Coronavirus knocks flat China’s economy

Latest data show China’s service sector had been hard hit alongside manufacturing, a clear sign of how broadly and severely the coronavirus epidemic has hit the economy. The country saw exports fall 17.2% to a deficit of USD 7.1 billion in the first two months of 2020, the kind of decline not seen since the global financial crisis of 2007/08. China’s service sector is also struggling, as indicated by the Caixin/Markit services purchasing managers’ index falling to 26.5 in February from 51.8 the previous month. It is the index’s first drop below 50 points, a signal that business is contracting, since 2005.

The Chinese government has pumped money into the financial system and taken other measures to revive the economy – high-tech companies in Wuhan have received special permission to circumvent quarantine guidelines to continue operations, for example, and the Ministry of Ecology and Environment (MEE) has exempted several companies from on-site environmental checks. Local governments have also set targets for corporate power consumption to get the real economy moving again, although reports suggest some companies are meeting these by turning on machines in factories that are not properly staffed or producing anything. Further economic fallout will very likely be felt for a while – and put the government’s ability to effectively steer economic activity to the test.


Chinese-born Swedish bookseller Gui Minhai gets ten years in Chinese prison

A Hong Kong publisher and bookseller who has long held Swedish citizenship has been sentenced to ten years in a Chinese prison. The Central People's Court in the eastern Chinese city of Ningbo on 25 February convicted Gui Minhai (桂敏海) after he had been taken into custody in January. He was one of five people long pursued by Chinese law enforcement about their involvement with Hong Kong’s Causeway Bay Books, a publisher of political exposés banned in mainland China.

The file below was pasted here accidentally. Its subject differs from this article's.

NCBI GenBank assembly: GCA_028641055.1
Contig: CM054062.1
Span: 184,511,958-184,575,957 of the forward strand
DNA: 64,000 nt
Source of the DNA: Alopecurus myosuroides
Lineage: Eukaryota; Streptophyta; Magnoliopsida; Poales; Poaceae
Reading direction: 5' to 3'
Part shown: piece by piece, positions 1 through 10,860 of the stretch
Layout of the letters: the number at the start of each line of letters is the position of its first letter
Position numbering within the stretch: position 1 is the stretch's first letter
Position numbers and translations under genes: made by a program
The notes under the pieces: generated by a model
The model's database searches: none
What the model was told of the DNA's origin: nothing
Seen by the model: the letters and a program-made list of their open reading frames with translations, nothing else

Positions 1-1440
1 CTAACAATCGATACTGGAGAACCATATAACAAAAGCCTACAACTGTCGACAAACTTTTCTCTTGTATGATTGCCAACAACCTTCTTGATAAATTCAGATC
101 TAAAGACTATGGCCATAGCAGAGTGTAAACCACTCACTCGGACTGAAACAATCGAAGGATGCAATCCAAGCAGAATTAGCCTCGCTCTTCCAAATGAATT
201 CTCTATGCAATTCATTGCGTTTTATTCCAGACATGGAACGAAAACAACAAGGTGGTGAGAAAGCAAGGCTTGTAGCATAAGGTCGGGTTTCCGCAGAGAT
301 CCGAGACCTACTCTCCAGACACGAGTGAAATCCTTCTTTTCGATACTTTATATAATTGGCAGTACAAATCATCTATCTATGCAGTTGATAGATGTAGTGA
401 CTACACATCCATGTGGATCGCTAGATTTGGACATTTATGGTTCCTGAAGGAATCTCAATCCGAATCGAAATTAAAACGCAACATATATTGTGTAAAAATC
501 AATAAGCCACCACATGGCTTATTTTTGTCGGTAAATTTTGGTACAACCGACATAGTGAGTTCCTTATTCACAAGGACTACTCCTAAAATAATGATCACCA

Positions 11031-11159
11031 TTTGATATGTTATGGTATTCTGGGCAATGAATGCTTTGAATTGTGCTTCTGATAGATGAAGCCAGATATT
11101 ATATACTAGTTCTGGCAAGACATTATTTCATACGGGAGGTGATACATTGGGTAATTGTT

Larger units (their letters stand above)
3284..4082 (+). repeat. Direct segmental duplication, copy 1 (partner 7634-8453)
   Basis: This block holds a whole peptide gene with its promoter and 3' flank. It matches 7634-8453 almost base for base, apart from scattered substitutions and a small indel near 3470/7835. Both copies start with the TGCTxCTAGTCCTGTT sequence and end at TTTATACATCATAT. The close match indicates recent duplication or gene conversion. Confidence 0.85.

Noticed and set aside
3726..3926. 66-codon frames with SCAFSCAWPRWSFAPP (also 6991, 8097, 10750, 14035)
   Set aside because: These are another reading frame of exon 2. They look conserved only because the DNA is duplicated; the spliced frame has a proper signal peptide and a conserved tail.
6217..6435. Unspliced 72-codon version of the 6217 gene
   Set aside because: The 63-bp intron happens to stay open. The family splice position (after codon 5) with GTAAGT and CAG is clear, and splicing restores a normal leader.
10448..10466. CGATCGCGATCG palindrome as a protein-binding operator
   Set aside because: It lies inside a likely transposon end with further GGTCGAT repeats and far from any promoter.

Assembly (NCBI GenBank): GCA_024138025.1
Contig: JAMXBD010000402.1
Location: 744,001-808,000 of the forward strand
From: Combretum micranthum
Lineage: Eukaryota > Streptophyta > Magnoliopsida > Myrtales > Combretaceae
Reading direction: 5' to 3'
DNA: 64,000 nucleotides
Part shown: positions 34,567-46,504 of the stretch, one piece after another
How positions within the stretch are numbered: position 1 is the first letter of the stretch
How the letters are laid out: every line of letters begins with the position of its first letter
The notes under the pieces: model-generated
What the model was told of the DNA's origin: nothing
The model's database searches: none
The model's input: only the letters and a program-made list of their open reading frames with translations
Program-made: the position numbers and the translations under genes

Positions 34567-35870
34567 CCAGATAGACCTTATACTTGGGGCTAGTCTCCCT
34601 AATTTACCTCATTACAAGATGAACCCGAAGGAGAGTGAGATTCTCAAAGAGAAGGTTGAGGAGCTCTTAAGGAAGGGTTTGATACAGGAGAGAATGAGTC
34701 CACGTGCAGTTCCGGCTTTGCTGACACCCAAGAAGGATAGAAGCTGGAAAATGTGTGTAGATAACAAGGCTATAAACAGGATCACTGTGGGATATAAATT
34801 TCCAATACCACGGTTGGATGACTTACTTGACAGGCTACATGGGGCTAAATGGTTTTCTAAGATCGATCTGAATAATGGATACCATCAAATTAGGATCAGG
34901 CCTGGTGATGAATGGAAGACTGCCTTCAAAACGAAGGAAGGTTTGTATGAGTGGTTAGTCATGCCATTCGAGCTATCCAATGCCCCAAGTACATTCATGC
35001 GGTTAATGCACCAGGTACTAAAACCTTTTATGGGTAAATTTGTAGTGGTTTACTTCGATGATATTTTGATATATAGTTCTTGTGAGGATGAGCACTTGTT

Gui disappeared into Chinese custody for the first time while visiting Thailand in 2015. The Chinese government justified his arrest and transfer to China on the grounds that he had 12 years earlier caused a fatal traffic accident while under the influence of alcohol. Gui was released in 2017, but his whereabouts in China were not known. While in prison, Gui had recorded a statement – apparently forced – to declare he had traveled to China of his own accord and to ask Sweden not to interfere.

In February 2018, Gui was traveling by train to Beijing with two Swedish diplomats when he was again taken into custody by police officers. A short time later, the Chinese government announced that Gui, then 54 years old, had applied for Chinese citizenship while in custody and was willing to give up Swedish citizenship. The Swedish Ministry of Foreign Affairs, however, stated that “Swedish citizenship can only be renounced after an examination and a decision by the Swedish Migration Agency.” Gui was also charged with passing secret information to foreigners. The court in Ningbo last month saw this accusation as proven – without ever detailing any alleged instances.

The case shows that the Chinese Government is not afraid to take action against citizens who ostensibly enjoy the protections of a foreign passport. Sweden continues to wrestle with China’s authorities and their lack of disclosure. Sweden is still lobbying for Gui’s release, but Stockholm’s power to intervene is limited. Its relations with Beijing plunged into deep crisis in November of last year when Gui was awarded a Swedish free-speech prize.